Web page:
The Law of Contact
 
Comments from a passionate fan of old movies

“Desirable Lady” - Romantic Situation Comedy Adventure
released on September 14, 1936
running time 68 minutes

The Actors: Jan Wiley (Eve Lorraine, Eve Westland), Phil Warren (Dan McGrath, theatrical agent), Eddie Dunn (Gus Hoffman the bail bondsman), Janet Scott (Aunt Sarah Birch), Emmett Vogan (Thomas W. Campbell, attorney), Edward Keane (Horace Sardham), Betty Blythe (Lavinia Sardham), Marilyn McConnell (Millicent 'Millie' Sardham), Dick Rush (Police Desk Sergeant Tomlin), Cherrio Meredith (Tillie the old drunk), Herbert Evans (Sardam's butler), Chester Conklin (waiter), Jack Cheatham (arresting policeman), Selika Pettiford (Selinka Pettiford, organ player), Eleanore Freeman (piano soloist), Don Brodie (nightclub patron), James Conaty (theatre patron), Maurice Costello (nightclub patron), Floyd Criswell (policeman), Sayre Dearing (theatre patron), Johnny Duncan (bellboy), Jack Evans (bum in court), James Ford (nightclub patron), Tommy Ivo (young boy)

A Fig Leaf for Exotic Dancer Eve

Jan WileyActress Jan Wiley is Eve Lorraine, a sexy young lady who dances in nightclubs. One night while dancing seductively in a night club, her manager arranges to have her arrested so she can get more publicity. Eve is arrested and taken to night court, and she will be on the front page of tomorrow’s newspaper, making her manager very happy.

Eve is sitting in night court seething with anger because her manager has not shown up to bail her out, and Eve isn’t looking forward to a night in jail. Fortunately a bail bondsman is in the court room helping one of his regular clients, and he provides bail money for Eve so she will not need to spend the night in jail.

Eve goes to the bail bondsman’s office after getting out of court to arrange to pay him for his services and as they are talking, Eve mentions that her parents were actors who died in a tragic theater disaster when she was only two years old. This sparks a memory for the bail bondsman, who then searches for and finds an advertisement that offers a reward for anyone locating the daughter of two actors who perished in a theater disaster.

It turns out that Eve may be an heiress to a hair tonic fortune if she is that young daughter. Unfortunately, when she visits the man who is probably her long lost uncle, she must tangle with his wife and daughter, who do not want to share the family fortune with anyone, . . . . Especially an exotic dancer recently arrested for indecent exposure! High Society could never allow such a woman into their lives!

The scheming society wife, played by silent screen star Betty Blythe, will do whatever it takes to disgrace Eve and get her out of their life. Fortunately for Eve, she also meets crazy Aunt Sarah, the black sheep of the wealthy family. Pop a big bowl of white kernel popcorn with plenty of warm melted butter drizzled over it and enjoy the show.

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Jimbo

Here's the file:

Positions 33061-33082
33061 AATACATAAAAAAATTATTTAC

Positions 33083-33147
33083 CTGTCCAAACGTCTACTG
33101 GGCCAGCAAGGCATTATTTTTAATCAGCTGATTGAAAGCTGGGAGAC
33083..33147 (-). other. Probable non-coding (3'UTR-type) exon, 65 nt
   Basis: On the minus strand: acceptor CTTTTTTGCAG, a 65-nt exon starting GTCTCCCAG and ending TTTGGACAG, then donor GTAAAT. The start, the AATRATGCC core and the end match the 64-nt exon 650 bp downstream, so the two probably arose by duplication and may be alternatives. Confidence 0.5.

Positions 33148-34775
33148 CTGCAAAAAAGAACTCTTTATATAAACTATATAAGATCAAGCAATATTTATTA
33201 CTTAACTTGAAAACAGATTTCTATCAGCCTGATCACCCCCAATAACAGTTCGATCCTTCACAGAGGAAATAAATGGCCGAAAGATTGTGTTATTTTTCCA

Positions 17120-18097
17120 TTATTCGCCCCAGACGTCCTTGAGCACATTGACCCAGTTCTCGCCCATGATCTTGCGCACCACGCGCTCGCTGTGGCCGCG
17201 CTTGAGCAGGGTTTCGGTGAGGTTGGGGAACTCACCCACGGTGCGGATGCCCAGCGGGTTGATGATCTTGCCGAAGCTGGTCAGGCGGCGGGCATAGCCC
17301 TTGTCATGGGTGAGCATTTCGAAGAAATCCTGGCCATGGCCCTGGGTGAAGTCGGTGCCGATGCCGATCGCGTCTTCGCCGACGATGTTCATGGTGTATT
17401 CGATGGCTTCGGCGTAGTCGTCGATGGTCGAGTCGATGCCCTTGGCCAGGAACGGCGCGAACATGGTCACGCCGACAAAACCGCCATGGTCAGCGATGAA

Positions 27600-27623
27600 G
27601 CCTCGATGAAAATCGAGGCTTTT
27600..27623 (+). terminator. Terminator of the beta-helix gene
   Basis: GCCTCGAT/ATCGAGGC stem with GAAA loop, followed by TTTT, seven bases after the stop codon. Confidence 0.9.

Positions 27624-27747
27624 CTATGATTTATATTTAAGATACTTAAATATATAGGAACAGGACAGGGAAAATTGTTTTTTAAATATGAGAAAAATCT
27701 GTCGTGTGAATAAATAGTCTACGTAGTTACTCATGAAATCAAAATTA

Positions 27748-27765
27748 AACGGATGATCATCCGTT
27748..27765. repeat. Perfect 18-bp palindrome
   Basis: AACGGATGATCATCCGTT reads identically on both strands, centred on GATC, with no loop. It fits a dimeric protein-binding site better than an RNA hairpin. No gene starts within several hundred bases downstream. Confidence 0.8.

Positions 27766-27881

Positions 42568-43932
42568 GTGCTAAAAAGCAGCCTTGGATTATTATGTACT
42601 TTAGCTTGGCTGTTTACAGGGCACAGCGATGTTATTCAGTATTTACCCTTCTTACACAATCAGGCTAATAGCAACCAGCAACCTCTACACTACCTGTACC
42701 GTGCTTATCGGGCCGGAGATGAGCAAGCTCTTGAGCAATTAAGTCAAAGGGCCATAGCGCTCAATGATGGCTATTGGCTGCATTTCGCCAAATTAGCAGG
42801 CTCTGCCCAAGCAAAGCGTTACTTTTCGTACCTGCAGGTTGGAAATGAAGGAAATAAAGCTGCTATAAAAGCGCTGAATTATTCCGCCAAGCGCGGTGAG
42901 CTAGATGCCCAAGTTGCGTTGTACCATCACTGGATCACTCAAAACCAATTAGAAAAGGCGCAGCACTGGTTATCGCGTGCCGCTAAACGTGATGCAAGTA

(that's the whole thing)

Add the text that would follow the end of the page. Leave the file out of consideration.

The question that I am asked most often is whether these movies are really public domain, or am I sharing movies that are still copyrighted and owned by movie studios and independent producers. Some folk believe that I am clever enough to share movies still owned by studios and independent producers without them knowing, but that would not be 'clever' . . . . merely 'stupid.' The first month that I started this web site I uploaded the stack of movies that I had on hand that I believed were public domain. Within days, when only a handful of visitors found my site, a movie studio contacted me and let me know that a couple of their copyrighted movies were among my uploads. I quickly apologized and removed them, and I started learning how to research copyright office records instead of taking the word of movie bloggers. To guarantee that I don't make a mistake, and encourage any studio or producer to correct any mistake that I might make, I do not hide the files with cryptic file names like movie pirates do, and I do not host the movies in a small offshore nation to prevent movie studios from finding either me or the movies. Every movie is named and dated and very easy for motion picture studios to search for and find . . . . . And believe me, they are constantly watching. You may have only discovered this web site recently, but all of the movie studios watch my listings very closely, and have since the very early days. Our legal system makes it very easy for movie studio lawyers to quickly shut down an offending web site located in the U.S., and I am a very cautious person who wants to be around for a while, and have no interest in abusing the rights of others. I am also very easy to find . . . . I am a very public person with my face on every page of the web site, and a contact link on every page of the web site, and if you look at the 'meet Jimbo' page you can even easily discover my cell phone number. The movies that have been here for years now are still here because they are public domain in the U.S. and/or have no current legal owner or legal guardian.

If you find an error or factual mistake, please use the contact page to let me know so that I can correct it for everyone else. This web site attempts to celebrate the efforts of every actor from the first decades of motion pictures - not just the stars - because like a grand stew, every actor adds a unique flavor to the film, and without any of them the movie would not be the same. If you are one of these actors, or a friend or family member of an actor, please send me any anecdotes and stories that you know about any of them, and I will gladly add them to the site to enrich our knowledge about that actor or the movie they played in.